(NNPA) — Legislation that would retool and restore the Voting Rights Act was introduced in Congress on June 24.
Sens. Patrick Leahy (D-Vt.), Dick Durbin (D-Ill.), and Chris Coons (D-Del.) introduced the ‘Voting Rights Advancement Act of 2015’ in the Senate. Reps. John Lewis (D-Ga.) and Terri Sewell (D-Ala.) of the Congressional Black Cau-cus; Congresswoman Linda Sánchez (D-Calif.), chairwoman of the Congressional Hispanic Caucus; and Congresswoman Judy Chu (D-Calif.), chairwoman of the Congre-ssional Asian Pacific American Caucus, also introduced an identical measure in the House.
The bills were introduced on the eve of the two-year anniversary of the Supreme Court’s decision in Shelby v. Holder, which gutted essential voter protections in the VRA.
The right to vote is “precious” and “almost sacred” and the “most powerful non-violent tool” of a democracy, Lewis said in a statement.
“I think it is clear today that we have come a great distance in this country toward healing the divisions and problems among us, but we are not there yet. This legislation acknowledges that we still have much more work to do,” he said, adding, “I support this legislation and hope that this Congress will do what is right by the people of this nation and pass the voting rights legislation that restores justice, dignity, and equal access to the ballot box in America.”
Lewis is an iconic civil rights leader, who was among the activists who took part in and was beaten during the seminal march across the Edmund Pettus Bridge in Selma, Ala., a campaign that led to the passage of the VRA.
During the 50-year anniversary of the march earlier this year, President Obama noted the half-century birthday of the VRA in August and the continuing challenges to voting rights in the modern era.
“Right now, in 2015, 50 years after Selma, there are laws across this country designed to make it harder for people to vote [and] as we speak, more of such laws are being proposed,” he said. “Meanwhile, the Voting Rights Act, the culmination of so much blood, so much sweat and tears, the product of so much sacrifice in the face of wanton violence, the Voting Rights Act stands weakened, its future subject to political rancor.”
This week, the president praised lawmakers for taking up his charge to restore the voting law.
“The Administration applauds today’s efforts by Members of both the House and Senate to take up this charge to restore the promise of the Voting Rights Act to repair the damage done to this centerpiece of our democracy and honor the sacrifices made by so many who were willing to die to protect the rights it guarantees,” the White House said in a statement.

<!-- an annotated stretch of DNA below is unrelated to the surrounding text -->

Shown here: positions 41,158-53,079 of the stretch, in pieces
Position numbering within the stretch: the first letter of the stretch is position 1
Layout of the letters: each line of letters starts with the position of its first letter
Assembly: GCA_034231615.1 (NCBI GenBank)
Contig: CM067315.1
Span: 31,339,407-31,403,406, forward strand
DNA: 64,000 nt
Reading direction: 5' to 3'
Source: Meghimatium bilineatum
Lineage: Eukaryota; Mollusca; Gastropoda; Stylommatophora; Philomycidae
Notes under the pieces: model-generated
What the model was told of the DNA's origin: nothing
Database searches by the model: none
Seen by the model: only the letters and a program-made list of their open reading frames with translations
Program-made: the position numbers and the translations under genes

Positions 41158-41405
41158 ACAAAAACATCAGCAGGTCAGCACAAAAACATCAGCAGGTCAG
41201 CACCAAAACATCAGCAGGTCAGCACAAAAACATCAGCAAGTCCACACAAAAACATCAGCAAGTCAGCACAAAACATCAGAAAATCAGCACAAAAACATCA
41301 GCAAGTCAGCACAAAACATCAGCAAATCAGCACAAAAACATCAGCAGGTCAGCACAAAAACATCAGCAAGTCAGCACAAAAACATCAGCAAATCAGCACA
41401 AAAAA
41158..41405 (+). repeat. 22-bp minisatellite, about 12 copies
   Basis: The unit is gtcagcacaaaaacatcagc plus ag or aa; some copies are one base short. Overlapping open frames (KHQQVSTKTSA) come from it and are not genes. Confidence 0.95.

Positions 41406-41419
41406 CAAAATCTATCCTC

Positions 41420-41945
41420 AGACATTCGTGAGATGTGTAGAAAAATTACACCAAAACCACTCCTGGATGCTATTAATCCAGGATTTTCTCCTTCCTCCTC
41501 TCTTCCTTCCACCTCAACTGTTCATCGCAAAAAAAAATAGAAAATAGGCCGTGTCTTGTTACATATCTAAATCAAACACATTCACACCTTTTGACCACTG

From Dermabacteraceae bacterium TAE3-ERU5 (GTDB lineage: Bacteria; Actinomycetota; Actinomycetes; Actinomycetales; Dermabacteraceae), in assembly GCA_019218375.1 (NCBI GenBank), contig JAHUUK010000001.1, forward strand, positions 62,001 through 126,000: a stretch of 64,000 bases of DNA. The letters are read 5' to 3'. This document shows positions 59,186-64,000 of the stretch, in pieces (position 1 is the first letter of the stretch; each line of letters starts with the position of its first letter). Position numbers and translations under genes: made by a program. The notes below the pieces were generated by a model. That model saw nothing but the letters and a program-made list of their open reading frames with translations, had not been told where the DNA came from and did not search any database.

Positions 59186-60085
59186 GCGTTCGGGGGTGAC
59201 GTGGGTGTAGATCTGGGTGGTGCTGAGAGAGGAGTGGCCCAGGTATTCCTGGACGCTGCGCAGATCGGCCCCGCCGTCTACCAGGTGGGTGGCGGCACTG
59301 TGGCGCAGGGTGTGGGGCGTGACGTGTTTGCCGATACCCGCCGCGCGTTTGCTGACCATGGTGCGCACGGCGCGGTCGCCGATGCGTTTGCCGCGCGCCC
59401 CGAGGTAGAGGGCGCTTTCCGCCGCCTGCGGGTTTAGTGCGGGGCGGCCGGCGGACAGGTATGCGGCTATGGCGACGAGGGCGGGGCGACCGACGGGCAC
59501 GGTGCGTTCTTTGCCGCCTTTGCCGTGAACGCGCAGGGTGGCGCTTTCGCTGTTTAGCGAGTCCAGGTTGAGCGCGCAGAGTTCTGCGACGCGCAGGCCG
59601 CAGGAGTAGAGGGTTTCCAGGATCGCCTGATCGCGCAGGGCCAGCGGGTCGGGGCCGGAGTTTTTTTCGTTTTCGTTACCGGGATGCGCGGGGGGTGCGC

Civil rights groups have decried Congress’ two-year lag in making the changes to the VRA suggested by the Supreme Court.
“In the past two years, Congress has done nothing to repair the damage to the VRA inflicted by the U.S. Supreme Court’s Shelby decision,” said Elisabeth MacNamara, president of the League of Women Voters of the U.S.
“As a result of this inaction, there has been more voter discrimination taking place at ballot boxes across the nation and we are getting dangerously close to having our first presidential election in 50 years without the critical protections once embodied in the VRA.”
Now, many are applauding the advancement of the legislation, especially since the 2016 presidential election cycle has already begun.
The measure would create a new geographic coverage formula that covers all states and is based on current conditions; allow federal courts to bail in states for preclearance; offer greater transparency in federal elections to ensure that voters are made aware of late-breaking changes in voting procedures; and allow courts to halt a questionable election law as soon as litigation begins and not after the potentially discriminatory law has already been imposed in an election cycle.
“We welcome the introduction of this crucial legislation and look forward to working with all members of Congress to rebuild a fully effective Voting Rights Act and to ensure that all Americans are protected from voting discrimination,” Tanya Clay House, public policy director for the Lawyers’ Committee for Civil Rights Under Law, said in a statement.